Looking for guidance on building a Teradata warehouse from scratch.

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Looking for guidance on building a Teradata warehouse from scratch.

We have a shiny new Teradata appliance that we're about to embark on developing a new data warehouse with (FSLDM format). We have DataStage to land the data into Acquisition but I can find little information on best practices for setting up my Agile team to succeed when it comes to the in-database ELT processes e.g.

  • is it better to use GCFR with hand-coded transform views or use a tool like Wherescape RED?
  • if we stick with GCFR, is there a good tool for simplifying the build of the transform views?
  • how do we set up continuous integration and automated unit testing?
1 REPLY

Re: Looking for guidance on building a Teradata warehouse from scratch.

Hi rorydph,

Agile methodologies are quite suitable for EDW projects (and nearly all software development projects). Defining the MVP can be challenging before you've completed LDM selection and the source mapping of your major systems. I'm assuming that your project is related to financial services, so the mapping of your Customer Information System and at least one Product System is probably the bare minimum...even that may not really be sufficient.

The Good news is you're using FSLDM and Agile. That's going to make things much easier.

Now, to your questions:

1. GCFR (formally TCF) will take care of business dates, job runs, re-runs, restarts, etc. This alone will save you a great deal of time and effort (and $$$) as you can't really have a production EDW without a control framework in place. Personally, I'm a little old-school and have a preference for hand-written  transform code using standard wrappers, templates and interfaces with GCFR than an off-the-shelf ETL/ELT tool. That being said, Wherescape RED is an excellent tool (one of the best, IMHO) as it persists all transformation logic within the TD system itself. RED code is stored as standard SQL within Stored Procs. A tool like RED will be of value to you, especially if you've enaged lower-cost outsourced resources that probably don't have the technical or communication skills you thought they would. In summary, either hand-written SQL or RED is suitable for use with GCFR - depending on the skills of your team.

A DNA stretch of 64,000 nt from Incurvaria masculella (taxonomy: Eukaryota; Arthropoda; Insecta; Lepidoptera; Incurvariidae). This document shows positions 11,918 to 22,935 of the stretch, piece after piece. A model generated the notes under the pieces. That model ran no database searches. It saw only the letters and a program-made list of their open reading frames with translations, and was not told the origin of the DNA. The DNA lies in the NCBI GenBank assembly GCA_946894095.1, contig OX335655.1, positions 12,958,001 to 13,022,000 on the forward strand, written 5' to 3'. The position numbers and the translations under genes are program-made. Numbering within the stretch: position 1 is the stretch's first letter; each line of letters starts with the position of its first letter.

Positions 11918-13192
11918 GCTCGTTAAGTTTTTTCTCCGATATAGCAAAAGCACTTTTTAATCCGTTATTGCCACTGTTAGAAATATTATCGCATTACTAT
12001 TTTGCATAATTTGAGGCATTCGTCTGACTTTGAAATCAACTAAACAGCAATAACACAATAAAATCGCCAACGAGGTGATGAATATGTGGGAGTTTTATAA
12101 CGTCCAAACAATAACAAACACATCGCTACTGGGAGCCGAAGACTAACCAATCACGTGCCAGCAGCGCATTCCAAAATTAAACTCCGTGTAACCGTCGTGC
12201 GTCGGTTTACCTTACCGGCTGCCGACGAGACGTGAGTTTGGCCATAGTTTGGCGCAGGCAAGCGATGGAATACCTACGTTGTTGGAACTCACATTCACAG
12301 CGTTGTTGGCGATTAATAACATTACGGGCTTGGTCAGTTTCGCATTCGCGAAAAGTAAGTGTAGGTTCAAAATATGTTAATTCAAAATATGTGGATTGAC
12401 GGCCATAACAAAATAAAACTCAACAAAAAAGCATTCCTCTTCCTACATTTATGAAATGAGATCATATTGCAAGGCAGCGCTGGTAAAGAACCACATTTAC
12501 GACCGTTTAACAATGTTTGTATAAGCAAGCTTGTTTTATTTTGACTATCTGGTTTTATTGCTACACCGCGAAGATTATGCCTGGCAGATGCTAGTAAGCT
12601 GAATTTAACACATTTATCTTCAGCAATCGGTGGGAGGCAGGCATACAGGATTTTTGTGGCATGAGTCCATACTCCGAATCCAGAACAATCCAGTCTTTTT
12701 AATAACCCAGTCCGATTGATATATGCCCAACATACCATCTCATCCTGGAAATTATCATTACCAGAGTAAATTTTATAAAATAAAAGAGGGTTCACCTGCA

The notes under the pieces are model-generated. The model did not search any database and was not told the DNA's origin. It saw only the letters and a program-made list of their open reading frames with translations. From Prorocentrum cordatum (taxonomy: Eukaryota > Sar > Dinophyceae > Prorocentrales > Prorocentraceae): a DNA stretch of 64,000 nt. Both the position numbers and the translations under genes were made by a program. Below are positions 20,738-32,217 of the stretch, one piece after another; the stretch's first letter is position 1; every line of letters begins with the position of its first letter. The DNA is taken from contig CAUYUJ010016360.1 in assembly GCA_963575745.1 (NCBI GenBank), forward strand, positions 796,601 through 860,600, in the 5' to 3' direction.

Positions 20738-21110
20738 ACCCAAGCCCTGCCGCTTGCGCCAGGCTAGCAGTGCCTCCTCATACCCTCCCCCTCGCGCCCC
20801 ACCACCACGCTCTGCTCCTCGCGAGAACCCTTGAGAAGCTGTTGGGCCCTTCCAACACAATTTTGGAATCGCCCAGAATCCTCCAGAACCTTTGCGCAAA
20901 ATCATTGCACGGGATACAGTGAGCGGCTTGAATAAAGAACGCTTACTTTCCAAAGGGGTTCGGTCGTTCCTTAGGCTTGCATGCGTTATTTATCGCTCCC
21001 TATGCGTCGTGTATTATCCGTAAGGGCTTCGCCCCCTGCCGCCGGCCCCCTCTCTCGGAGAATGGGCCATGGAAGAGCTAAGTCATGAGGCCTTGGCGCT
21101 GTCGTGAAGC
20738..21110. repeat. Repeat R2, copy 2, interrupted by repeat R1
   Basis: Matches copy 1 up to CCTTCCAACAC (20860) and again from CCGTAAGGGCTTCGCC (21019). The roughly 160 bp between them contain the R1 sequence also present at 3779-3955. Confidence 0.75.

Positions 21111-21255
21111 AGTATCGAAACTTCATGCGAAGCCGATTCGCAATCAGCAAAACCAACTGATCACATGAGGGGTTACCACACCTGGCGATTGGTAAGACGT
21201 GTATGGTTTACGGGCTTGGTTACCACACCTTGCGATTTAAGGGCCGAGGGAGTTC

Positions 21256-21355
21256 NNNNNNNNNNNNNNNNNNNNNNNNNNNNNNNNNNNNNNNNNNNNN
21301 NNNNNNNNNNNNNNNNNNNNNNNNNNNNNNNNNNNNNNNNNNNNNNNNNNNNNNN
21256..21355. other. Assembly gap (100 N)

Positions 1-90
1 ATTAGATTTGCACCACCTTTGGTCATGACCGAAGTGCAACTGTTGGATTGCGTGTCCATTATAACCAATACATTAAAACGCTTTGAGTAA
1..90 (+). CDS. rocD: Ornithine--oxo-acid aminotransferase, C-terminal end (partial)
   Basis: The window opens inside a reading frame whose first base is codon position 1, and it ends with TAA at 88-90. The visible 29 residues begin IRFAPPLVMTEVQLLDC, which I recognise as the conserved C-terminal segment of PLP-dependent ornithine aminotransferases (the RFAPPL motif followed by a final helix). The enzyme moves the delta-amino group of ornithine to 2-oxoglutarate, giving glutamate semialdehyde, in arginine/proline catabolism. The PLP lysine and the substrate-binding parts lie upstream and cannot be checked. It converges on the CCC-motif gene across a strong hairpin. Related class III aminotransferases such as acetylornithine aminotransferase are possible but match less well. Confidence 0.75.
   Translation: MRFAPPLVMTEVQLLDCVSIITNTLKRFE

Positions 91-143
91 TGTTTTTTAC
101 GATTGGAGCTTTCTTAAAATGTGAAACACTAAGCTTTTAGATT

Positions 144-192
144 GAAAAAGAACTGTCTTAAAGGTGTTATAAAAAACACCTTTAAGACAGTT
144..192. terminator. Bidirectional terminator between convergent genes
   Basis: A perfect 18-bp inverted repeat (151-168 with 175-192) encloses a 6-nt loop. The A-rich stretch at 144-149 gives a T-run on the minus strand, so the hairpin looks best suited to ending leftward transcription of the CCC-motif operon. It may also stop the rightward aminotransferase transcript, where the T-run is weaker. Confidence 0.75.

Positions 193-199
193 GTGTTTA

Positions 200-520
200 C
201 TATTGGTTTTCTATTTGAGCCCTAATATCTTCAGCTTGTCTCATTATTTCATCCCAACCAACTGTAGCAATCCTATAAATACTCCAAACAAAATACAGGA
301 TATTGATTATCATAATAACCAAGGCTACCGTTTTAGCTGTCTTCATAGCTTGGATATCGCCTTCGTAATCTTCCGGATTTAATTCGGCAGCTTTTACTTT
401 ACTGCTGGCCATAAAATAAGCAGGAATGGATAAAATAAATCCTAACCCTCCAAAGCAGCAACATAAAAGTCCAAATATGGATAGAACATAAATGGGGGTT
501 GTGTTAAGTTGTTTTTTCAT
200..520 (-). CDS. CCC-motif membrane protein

2. I may have already answered this one; it doesn't really matter what control framework you use (buy or build) you're going to have to implement custom transformation logic in one form or another. Best practice is leaning toward SQL stored as Stored Procs OR Views in the EDW, executed by some control framework or another. Larger and more complex transformations will benefit from having multiple steps, temporary tables, etc. These workflows may be better suited to multi-step, Stored Proc executed logic. Simple tranforms are suitable to views. It all depends on the complexity of the transforms and volume of data. That being said, integration with GCFR is quite straightforward, assuming the tool you use (if using a tool) can call GCFR objects appropriately. There's no getting around the discovery and requirements definition for the transformations required to map your source systems into FSLDM (or any model). This process takes time and requires SMEs from your source system teams as well as a Data Modeler with FS/FSLDM experience.

3. Continuous integration and automated testing are key foundations of Agile methodologies. You will need to build the appropriate logic (scripts/code) to vaidate all checked-in code each day (or each cycle) against your control framework, wrappers, interfaces, protocols, etc - any technological dependencies that exist in your environment. The objective here is not to test the logic of what's been written, but rather that it compiles, calls standard interfaces properly, etc. Building this framework will take a little time, but it will be well worth it. Once complete, you'll be able to integrate these functions with your Agile tools to faciliate state/readiness visibility across your team(s). 

Good luck with your project,

MHR